People tend to be attracted to things that are different, strange, exotic, or flashy; therefore, some people are attracted to fighting styles that are different, strange, exotic, or flashy. Once they began to train in one of these fighting styles, they tend to dwell on its good attributes, while ignoring its bad attributes. Proponents of each fighting style think their style is good for "realistic" self-defense and many think their style is "the best" for self-defense.
What is a realistic self-defense situation?
Since self-defense means having to defend yourself against an attack, it is assumed that you did not cause a confrontation or deliberately enter into a confrontation where you would have to defend yourself, and thus, that you would have had no notice or preparation for the situation. However, the attacker would be prepared for the confrontation by choosing the time and place for the attack and being mentally prepared for the attack. Your being surprised and the attacker being prepared means that in a self-defense situation, one of more of the following factors will probably be present:
- Conditions, such as weather, terrain, time of say, clothing worn, lighting, etc., will not be ideal for you and may or may not be ideal for the attacker, but the attacker chose to attack at the time and location for a reason.
- You may or may not be expecting an attack but the attacker has planned the attack and has prepared for it. You will probably try to end the confrontation as quickly as possible with minimal injury to yourself or damage to your property. Your attacker may also want to end the confrontation quickly but he or she is not concerned about personal harm and is certainly not concerned about harming you.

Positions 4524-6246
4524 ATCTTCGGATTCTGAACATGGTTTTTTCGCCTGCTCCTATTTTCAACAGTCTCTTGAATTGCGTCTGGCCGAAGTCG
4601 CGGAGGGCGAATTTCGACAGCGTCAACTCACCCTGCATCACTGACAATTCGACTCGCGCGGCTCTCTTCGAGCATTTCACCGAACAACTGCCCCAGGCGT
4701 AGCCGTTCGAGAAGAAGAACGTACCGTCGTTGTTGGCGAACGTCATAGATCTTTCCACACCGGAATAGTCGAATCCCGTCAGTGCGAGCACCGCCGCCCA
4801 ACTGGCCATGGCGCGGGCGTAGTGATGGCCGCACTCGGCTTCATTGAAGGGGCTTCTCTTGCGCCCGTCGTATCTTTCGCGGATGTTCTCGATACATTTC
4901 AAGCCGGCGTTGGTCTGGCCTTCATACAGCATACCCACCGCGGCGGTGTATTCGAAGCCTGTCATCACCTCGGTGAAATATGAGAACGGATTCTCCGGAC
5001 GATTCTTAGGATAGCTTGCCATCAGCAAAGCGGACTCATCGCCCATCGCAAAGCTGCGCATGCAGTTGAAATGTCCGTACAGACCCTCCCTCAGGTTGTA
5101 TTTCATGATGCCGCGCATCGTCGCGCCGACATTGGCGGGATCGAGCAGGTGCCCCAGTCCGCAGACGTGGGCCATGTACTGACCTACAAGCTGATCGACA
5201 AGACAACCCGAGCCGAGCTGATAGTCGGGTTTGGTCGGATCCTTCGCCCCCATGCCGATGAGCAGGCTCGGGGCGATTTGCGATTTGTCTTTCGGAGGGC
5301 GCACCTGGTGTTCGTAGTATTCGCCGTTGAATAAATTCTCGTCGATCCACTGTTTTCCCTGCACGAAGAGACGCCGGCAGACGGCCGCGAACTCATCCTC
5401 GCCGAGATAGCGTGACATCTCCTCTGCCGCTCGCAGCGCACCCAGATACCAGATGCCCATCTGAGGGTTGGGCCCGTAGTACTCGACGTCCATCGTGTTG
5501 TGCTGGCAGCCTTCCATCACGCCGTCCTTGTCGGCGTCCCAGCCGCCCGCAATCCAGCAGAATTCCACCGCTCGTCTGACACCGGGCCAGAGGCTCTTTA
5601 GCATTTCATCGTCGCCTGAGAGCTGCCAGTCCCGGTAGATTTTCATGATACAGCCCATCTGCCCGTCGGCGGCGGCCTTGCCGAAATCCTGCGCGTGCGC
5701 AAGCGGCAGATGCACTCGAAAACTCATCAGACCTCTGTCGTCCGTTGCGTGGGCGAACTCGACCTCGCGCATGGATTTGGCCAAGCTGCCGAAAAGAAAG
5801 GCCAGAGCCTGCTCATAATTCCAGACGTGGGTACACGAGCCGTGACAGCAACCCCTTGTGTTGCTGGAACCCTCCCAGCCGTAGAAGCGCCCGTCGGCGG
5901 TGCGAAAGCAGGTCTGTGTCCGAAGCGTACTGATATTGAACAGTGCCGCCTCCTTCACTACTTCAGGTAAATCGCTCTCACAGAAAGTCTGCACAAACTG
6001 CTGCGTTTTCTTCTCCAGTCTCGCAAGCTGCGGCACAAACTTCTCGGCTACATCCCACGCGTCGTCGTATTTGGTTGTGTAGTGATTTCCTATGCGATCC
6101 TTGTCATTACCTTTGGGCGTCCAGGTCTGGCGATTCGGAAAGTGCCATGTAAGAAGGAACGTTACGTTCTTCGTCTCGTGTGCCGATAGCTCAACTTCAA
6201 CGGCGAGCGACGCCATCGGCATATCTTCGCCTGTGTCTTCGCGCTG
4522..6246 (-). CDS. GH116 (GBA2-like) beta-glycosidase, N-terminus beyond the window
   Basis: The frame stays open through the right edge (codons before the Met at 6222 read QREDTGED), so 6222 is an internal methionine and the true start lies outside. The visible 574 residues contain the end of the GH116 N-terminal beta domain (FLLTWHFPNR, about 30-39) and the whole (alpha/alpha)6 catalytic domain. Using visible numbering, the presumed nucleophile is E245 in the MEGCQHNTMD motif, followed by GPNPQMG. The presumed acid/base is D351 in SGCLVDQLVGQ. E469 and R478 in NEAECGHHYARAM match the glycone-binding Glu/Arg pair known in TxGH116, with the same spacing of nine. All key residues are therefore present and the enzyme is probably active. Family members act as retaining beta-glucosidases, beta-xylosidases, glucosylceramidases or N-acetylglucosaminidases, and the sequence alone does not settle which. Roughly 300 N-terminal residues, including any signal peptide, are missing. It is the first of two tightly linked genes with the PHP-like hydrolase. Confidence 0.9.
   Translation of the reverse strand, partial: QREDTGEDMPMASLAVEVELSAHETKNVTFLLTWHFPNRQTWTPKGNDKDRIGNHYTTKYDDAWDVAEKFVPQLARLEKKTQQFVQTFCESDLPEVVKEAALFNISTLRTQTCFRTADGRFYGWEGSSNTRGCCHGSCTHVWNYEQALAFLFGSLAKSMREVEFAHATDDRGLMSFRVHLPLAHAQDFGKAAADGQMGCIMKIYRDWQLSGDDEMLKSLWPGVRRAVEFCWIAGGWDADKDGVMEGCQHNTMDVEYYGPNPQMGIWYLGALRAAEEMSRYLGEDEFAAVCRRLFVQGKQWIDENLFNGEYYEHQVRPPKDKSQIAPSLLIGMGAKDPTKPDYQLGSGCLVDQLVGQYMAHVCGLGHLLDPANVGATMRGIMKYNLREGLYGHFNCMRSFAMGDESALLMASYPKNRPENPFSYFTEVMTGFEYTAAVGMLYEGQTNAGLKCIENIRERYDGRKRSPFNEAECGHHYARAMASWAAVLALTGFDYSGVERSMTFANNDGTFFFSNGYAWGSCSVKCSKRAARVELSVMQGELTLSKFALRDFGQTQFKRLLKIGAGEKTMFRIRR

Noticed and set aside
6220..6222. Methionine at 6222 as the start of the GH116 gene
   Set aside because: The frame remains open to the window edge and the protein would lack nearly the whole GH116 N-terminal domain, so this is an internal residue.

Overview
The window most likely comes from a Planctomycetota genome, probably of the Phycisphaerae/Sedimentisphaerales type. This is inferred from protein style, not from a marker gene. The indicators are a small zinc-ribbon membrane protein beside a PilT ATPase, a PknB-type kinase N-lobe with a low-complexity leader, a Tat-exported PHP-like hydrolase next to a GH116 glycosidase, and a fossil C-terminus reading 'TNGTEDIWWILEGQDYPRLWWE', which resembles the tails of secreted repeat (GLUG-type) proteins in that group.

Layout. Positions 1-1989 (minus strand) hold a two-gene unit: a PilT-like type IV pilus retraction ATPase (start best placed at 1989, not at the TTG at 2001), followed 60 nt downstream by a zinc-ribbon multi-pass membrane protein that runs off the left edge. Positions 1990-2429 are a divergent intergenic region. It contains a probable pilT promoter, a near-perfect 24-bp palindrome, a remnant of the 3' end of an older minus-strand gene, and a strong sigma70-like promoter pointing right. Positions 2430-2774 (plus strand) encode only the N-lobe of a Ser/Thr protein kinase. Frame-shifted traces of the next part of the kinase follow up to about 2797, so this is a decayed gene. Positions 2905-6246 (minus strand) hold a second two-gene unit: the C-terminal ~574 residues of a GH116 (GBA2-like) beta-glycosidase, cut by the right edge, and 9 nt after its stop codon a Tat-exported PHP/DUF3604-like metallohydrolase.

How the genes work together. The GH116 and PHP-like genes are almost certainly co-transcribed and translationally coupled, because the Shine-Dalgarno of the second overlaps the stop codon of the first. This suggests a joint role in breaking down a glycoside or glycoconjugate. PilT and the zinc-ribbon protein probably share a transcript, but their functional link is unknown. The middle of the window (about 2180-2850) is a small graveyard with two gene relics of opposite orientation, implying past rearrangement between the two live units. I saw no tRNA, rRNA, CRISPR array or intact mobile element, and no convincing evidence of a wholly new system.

- You may be thinking about the consequences of defending yourself or injuring the attacker, such as your job, your family, lawsuits, etc. However, your attacker is only thinking about harming you, with no consideration for the consequences.
- While you may not want to injure the attacker seriously, the attacker intends to injure or kill you.
All these factors mean that the attack will be unexpected and will occur at the most inopportune time and place, under the most inopportune conditions. So, will your fighting style work when you really need it?
Will it work?
Just about any self-defense technique works during a training class and just about anyone may defend against and escape from an opponent during a training class. However, things will be much different during a real self-defense situation.
Police officers train and qualify on combat pistol shooting courses regularly, and yet, during a real gun fights, most of their shots miss the perpetrators. Why?
It is easy to hit a target that does not shoot back! When bullets are coming at you, you tend to think about dying, not just about hitting the target. It is a different situation for you to face down a large, powerful, mean mugger in the dark who is intent on taking you out as quickly as possible so he may steal your property or rape you than it is for you to face a fellow student in a training class.